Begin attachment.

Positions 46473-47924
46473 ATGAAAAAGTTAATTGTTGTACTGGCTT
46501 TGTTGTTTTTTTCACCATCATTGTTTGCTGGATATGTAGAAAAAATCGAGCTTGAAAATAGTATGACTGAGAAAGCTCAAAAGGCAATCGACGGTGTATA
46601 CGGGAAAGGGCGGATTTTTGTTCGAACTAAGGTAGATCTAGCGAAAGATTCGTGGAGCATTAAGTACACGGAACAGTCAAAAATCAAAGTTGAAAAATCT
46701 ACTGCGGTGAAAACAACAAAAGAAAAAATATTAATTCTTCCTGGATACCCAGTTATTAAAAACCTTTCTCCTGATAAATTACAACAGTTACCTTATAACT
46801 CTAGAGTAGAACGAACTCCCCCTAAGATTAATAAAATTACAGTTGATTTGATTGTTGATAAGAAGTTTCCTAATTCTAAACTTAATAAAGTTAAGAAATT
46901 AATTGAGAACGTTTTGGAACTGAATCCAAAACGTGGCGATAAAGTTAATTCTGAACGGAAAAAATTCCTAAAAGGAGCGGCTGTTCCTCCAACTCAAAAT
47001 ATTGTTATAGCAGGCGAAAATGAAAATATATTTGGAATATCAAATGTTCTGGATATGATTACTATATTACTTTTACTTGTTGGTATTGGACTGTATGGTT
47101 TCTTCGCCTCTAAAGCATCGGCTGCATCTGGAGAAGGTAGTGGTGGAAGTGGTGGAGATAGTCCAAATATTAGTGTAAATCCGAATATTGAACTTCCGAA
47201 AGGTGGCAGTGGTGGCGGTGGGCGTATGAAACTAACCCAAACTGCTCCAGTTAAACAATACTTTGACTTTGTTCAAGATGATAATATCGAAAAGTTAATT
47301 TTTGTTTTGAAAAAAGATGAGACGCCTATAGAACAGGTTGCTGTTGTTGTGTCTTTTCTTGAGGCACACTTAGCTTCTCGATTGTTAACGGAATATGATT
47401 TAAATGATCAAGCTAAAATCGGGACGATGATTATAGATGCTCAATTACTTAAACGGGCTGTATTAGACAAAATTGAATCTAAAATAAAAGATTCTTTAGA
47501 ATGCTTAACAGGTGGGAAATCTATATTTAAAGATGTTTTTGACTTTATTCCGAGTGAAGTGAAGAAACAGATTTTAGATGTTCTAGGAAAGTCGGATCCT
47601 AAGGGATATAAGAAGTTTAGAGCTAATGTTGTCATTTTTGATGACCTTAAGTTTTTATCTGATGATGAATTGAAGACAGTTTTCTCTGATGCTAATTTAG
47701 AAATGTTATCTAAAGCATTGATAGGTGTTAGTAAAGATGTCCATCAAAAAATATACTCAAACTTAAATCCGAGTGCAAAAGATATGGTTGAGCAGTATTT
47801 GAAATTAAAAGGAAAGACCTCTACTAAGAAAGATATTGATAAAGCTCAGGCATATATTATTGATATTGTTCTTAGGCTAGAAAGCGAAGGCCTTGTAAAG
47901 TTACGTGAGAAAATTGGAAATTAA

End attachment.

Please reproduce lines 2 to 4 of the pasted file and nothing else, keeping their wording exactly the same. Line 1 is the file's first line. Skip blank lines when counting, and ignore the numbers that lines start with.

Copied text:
46473 ATGAAAAAGTTAATTGTTGTACTGGCTT
46501 TGTTGTTTTTTTCACCATCATTGTTTGCTGGATATGTAGAAAAAATCGAGCTTGAAAATAGTATGACTGAGAAAGCTCAAAAGGCAATCGACGGTGTATA
46601 CGGGAAAGGGCGGATTTTTGTTCGAACTAAGGTAGATCTAGCGAAAGATTCGTGGAGCATTAAGTACACGGAACAGTCAAAAATCAAAGTTGAAAAATCT